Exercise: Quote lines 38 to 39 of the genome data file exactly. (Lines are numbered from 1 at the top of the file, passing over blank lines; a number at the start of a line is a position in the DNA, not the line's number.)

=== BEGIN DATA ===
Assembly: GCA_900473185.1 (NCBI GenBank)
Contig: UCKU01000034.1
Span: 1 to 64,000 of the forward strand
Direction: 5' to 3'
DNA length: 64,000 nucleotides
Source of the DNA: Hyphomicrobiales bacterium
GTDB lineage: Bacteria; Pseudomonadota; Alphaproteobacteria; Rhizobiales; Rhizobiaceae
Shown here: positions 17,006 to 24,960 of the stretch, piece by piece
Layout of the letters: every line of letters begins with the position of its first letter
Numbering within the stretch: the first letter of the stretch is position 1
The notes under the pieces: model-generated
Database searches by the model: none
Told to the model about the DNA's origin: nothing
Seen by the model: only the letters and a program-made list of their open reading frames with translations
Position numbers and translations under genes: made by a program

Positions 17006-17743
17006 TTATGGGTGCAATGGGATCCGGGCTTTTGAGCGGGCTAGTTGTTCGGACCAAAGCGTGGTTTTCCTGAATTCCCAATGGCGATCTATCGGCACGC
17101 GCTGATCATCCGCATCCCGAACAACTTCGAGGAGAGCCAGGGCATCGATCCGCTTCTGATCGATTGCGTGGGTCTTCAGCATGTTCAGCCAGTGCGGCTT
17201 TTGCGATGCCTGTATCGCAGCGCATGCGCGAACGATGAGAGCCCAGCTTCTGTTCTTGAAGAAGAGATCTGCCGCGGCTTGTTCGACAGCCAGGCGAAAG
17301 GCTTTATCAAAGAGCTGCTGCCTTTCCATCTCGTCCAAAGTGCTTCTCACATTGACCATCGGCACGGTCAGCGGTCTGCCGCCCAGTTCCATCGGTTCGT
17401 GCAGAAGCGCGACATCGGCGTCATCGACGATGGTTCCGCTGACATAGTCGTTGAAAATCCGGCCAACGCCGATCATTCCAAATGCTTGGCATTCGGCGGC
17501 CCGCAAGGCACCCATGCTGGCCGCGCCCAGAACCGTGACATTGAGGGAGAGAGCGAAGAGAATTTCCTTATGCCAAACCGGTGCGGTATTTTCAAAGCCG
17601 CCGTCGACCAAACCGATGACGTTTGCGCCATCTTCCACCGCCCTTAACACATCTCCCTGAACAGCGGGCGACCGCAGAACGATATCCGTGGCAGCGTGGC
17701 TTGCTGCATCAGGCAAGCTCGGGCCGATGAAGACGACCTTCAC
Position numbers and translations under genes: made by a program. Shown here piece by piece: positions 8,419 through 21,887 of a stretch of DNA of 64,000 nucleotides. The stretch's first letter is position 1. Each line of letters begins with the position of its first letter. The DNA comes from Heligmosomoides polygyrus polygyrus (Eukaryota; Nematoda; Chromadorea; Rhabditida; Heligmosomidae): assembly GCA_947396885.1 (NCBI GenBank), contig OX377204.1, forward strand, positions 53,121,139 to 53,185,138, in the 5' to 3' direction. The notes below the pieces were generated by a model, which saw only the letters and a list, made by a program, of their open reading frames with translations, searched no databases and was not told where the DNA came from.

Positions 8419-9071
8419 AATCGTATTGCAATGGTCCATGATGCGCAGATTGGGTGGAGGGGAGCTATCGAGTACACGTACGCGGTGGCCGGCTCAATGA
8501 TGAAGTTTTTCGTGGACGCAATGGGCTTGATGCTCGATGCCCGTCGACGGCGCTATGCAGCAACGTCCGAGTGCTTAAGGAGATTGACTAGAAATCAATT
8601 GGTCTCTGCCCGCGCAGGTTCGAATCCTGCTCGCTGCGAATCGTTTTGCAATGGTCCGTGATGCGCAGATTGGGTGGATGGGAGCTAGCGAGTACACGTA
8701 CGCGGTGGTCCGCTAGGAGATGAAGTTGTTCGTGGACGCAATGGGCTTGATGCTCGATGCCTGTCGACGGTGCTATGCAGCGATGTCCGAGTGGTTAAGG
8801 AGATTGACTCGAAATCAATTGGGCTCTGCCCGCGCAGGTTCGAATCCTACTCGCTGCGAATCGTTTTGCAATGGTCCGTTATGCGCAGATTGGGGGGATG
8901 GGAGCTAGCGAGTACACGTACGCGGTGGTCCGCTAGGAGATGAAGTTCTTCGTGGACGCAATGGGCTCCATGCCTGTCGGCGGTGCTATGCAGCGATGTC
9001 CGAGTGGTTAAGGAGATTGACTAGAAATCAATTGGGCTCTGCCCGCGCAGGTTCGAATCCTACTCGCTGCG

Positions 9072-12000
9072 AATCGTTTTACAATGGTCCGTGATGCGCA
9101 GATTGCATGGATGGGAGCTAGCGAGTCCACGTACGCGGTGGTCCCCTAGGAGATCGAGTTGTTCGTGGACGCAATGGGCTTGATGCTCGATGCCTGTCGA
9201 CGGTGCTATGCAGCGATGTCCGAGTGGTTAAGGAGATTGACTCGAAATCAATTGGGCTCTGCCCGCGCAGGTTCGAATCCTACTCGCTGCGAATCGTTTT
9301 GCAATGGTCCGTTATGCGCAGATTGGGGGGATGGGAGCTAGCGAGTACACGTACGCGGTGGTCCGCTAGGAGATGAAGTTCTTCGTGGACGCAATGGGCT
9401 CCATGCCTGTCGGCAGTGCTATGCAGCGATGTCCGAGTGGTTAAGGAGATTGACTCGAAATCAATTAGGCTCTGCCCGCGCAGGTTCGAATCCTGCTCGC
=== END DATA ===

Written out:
9301 GCAATGGTCCGTTATGCGCAGATTGGGGGGATGGGAGCTAGCGAGTACACGTACGCGGTGGTCCGCTAGGAGATGAAGTTCTTCGTGGACGCAATGGGCT
9401 CCATGCCTGTCGGCAGTGCTATGCAGCGATGTCCGAGTGGTTAAGGAGATTGACTCGAAATCAATTAGGCTCTGCCCGCGCAGGTTCGAATCCTGCTCGC